Cooper Hewitt says...
Mariska Karasz emigrated from Budapest, Hungary to New York City in 1914, to join her mother and sister, designer Illonka Karasz. Already skilled in embroidery, sewing, and crochet, she decided to dedicate herself to work in textiles and fashion. She enrolled in the Cooper Union School of Art, where she studied fashion design under Ethel Traphagen. She also participated in M.D.C. Crawford’s textile design competitions, sponsored by Women’s Wear magazine, and was among the prizewinners in 1918.
By the 1920s, Karasz was designing custom clothing for women, which combined elements of Hungarian folk embroidery and modern American style. In the 1930s, after her marriage and the birth of her two daughters, she turned her energies to designing children’s clothes. She created custom pieces for the children of her well-to-do clients, but also designed (anonymously) for some ready-to-wear brands. Her whimsical designs, made in durable fabrics and with “self-help” closures that allowed children to dress themselves, received favorable notice in the fashion press as well as from child psychologists.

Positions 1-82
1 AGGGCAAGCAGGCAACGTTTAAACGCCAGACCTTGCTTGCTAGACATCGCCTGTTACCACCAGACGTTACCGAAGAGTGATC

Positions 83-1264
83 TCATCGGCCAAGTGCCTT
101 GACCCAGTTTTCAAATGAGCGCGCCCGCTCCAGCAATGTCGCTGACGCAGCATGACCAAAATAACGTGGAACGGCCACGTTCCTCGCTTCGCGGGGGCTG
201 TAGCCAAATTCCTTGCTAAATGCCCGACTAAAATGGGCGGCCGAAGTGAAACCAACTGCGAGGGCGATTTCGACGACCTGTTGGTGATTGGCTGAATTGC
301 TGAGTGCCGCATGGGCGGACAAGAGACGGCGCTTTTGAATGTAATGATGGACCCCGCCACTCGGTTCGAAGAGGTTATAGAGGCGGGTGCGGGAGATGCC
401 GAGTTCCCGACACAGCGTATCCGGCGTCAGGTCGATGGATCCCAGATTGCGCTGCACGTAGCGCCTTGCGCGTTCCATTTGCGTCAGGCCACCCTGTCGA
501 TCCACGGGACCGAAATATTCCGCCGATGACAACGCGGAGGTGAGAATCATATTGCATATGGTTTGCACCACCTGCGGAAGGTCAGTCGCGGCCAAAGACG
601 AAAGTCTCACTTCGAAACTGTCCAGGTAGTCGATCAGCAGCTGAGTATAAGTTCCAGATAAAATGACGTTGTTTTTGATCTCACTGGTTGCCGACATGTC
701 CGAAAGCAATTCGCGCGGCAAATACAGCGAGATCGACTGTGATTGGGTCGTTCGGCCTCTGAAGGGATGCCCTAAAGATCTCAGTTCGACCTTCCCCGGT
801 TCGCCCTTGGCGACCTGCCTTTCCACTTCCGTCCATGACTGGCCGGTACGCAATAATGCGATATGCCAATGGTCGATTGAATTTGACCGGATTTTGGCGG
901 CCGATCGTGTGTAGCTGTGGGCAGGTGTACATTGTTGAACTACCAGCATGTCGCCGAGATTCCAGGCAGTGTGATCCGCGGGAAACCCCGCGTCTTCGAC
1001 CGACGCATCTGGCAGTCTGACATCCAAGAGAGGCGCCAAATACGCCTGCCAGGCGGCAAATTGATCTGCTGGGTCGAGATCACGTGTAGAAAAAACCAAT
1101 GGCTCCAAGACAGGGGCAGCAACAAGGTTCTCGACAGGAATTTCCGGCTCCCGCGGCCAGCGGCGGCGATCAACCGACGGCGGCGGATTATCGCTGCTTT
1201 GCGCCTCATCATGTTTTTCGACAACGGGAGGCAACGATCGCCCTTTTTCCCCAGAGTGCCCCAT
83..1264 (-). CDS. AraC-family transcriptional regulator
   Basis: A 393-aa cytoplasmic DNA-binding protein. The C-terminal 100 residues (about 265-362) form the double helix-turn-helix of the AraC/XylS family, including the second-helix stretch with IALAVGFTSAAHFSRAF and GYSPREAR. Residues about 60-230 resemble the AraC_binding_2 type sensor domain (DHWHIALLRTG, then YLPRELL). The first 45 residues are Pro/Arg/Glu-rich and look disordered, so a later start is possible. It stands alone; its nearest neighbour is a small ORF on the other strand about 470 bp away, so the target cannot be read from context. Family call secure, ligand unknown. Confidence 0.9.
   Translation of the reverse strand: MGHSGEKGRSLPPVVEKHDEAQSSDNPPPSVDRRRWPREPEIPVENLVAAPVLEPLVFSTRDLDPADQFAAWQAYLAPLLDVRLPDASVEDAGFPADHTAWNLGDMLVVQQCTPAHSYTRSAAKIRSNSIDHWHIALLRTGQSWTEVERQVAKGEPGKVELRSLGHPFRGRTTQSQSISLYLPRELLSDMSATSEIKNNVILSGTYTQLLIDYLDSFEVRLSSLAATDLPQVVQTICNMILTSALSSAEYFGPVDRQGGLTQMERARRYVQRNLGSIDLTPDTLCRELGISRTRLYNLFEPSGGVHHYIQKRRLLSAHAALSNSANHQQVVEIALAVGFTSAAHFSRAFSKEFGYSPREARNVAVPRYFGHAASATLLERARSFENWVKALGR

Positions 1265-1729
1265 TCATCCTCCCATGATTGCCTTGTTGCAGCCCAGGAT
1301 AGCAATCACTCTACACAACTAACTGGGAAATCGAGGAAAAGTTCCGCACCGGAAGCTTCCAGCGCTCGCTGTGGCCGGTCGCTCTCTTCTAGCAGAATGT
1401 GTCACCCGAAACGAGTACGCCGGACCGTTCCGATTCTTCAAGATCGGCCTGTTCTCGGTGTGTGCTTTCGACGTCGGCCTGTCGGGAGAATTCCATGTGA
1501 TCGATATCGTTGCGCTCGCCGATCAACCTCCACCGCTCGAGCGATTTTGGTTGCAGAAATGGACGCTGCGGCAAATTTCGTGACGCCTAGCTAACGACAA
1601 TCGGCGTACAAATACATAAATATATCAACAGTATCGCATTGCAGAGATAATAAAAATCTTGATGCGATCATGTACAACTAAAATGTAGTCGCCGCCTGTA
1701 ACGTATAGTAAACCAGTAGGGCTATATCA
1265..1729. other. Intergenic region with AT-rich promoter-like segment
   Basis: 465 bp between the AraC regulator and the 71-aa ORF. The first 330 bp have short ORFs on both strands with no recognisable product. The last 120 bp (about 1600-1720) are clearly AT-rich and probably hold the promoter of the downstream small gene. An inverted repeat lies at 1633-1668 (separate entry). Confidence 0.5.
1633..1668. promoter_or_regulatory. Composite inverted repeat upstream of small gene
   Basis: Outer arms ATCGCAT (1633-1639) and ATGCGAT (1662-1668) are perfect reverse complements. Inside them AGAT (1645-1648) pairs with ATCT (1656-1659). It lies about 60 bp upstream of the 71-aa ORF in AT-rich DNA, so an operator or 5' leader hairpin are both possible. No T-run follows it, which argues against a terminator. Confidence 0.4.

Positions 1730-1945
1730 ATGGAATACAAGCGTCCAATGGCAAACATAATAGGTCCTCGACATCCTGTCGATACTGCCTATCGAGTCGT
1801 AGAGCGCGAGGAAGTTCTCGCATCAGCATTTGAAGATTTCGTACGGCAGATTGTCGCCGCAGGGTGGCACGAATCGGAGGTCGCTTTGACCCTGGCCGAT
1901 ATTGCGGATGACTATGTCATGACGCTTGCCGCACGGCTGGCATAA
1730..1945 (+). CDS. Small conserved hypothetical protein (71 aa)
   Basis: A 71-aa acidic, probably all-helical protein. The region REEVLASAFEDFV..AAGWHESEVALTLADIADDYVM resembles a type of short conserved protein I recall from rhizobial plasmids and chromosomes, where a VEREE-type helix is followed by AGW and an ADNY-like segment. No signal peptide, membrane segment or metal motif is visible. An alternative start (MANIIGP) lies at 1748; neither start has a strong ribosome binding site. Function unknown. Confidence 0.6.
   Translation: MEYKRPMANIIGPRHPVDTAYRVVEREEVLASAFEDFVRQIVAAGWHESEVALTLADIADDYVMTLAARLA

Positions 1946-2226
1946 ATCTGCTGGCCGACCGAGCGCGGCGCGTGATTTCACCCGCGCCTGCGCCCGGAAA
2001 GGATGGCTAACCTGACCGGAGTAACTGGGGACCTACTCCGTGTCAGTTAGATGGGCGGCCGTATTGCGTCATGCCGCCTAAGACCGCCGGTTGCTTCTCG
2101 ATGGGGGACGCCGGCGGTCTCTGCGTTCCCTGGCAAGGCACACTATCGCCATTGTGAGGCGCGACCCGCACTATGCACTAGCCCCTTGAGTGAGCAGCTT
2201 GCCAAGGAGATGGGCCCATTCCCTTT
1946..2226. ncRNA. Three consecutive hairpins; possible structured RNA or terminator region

After a devastating studio fire in 1941, Karasz re-invented herself yet again, publishing a number of successful books on design, sewing, and embroidery. She also began creating art embroideries, which were exhibited in museums and galleries across the country. Between 1947 and her death in 1960, she had over sixty solo exhibitions, in venues such as the Art Institute of Chicago, the DeYoung Museum, Cranbrook Art Museum, and the Baltimore Museum of Art.